I found myself discussing priorities for making my first open source contributions to the Now CLI with @rauchg. After bouncing some ideas around, we decided to take a look at optimizing the deployment pipeline.
In this blog post I'll narrate the process behind my two pull requests that resulted in a 6 times faster upload step for all deployments of Now users on the canary channel!
I started by reading the GitHub repository for the now CLI program (now-cli) to better understand how the internals worked. I learned the deployment pipeline broadly consists of 3 steps:
  1. Deployment files enumeration
  2. File synchronization
  3. Deployment creation
The first one involves recursively finding all files in a directory, excluding some of them and then computing hashes for every file. This way, Now only uploads new ones to the server.
When the list of files is passed to the next step, now-cli collects all the hashes that are unique. This is important because large repositories can contain many duplicate files.
I then measured how long these independent steps took. I found out that by substituting the usage of array-unique with a better datastructure would be a nice initial improvement.
That led to my first PR, the results of which are shown below.
New DedupingOld Deduping
Medium Project
(FRESH UPLOAD)
0.614ms
2.578ms

A nice 76% speed up, but even larger wins lay ahead

My next goal was to try and optimize the second phase: synchronizing files to the server. For a new project, or when someone migrates an existing project to Now, this can take quite some time as we need to upload hundereds or thousands of files to the server.
There are two key points about this part of the pipeline:
  1. The process is highly parallelizable, as uploads can happen in any order
  2. The main goal is to saturate the available bandwidth, minimize bandwidth overhead (like redundant HTTP headers) and minimize roundtrips
The Now CLI was sending these requests over HTTP/1, batching multiple requests together. This made it work well, but our problem description fits perfectly what HTTP/2 set out to improve!
HTTP/2 brings a lot of new features and improvements. Server push is often talked about as the big win for browsers. Something easy to forget, however, is that HTTP/2 has massive wins when making multiple requests to the same server. How? Simple: HTTP/2 favors a single socket open to a server, allowing multiple non-blocking requests to occur over the same channel.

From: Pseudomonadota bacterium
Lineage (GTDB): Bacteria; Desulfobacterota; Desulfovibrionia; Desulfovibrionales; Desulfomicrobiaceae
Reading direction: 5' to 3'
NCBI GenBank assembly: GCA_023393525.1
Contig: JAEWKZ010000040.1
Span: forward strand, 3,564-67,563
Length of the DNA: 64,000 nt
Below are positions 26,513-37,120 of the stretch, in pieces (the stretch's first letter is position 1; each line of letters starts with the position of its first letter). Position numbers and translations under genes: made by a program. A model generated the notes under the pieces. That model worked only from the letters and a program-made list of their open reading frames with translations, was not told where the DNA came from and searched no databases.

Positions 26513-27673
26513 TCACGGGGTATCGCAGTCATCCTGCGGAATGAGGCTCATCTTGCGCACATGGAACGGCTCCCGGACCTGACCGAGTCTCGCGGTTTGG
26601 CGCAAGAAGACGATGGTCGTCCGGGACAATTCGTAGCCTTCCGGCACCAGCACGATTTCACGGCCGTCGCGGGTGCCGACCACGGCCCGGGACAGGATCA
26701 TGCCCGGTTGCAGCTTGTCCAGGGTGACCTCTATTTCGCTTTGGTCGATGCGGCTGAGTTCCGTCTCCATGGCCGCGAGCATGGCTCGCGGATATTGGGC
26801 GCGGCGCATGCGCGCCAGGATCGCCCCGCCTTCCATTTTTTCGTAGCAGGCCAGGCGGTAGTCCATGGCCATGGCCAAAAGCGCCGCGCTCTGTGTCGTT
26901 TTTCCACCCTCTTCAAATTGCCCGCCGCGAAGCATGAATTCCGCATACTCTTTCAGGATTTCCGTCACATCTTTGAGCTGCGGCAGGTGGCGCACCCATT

I ascertained that https://api.zeit.co supported HTTP/2 (as do all Now deployments!), and then started researching the new http2 module in Node.js. Given that the Now codebase made extensive use of the fetch API with node-fetch, I thought substituting it with fetch-h2 seemed like a reasonable solution to quickly add HTTP/2 support.
I figured I’d give this a shot. In essence, the idea boiled down to still make one POST request per file, but reduce the overhead by just re-using the same socket for all requests. This seemed to make things a lot faster! To find out precisely just how fast, I ran some experiments.
I setup a script that generated 2KB files, each just being a random collection of words from the english dictionary (to best resemble source code and account for compression). I then tried deploying test projects containing 100, 500 and 1000 such files to resemble an array of project sizes. The results?
HTTP/2HTTP/1.1
Small Project
(100 files)
3067ms
9819ms
Medium Project
(500 files)
7807ms
48156ms
Large Project
(1000 files)
14382ms
84481ms

Real-world projects, like ZEIT's Next.js Web UI, are 6 times faster to upload

I found massive speed ups with large projects (and significant ones even at smaller projects). A 6x speedup meant the difference between grabbing a snack after running now and liking a tweet instead.
Using HTTP/2 has already been enabled on our canary release channel. Since we use PKG and distribute now as a binary, we don't have to worry about users upgrading to the latest Node 9.0.0. You can forget about that --expose-http2 flag!
npm i -g now@canary
As http2 in Node.js is still experimental, some issues could occur. So far we have encountered none! If you find any, please let us know.
I've always enjoyed making open source contributions, and being able to work with @rauchg and @leo and contribute to Now was a fantastic experience, and I know I've helped hundreds of thousands of developers save time. Working with the team at was very smooth, and my two pull requests got reviewed and merged quickly:
I also want to thank Gustaf Räntilä for his excellent work on fetch-h2, which made working with the low-level http2 module a breeze!
If you're interested in helping out with Now CLI, or simply want to take a shot at contributing to an open source project, check out the outstanding issues and try giving one of them a shot!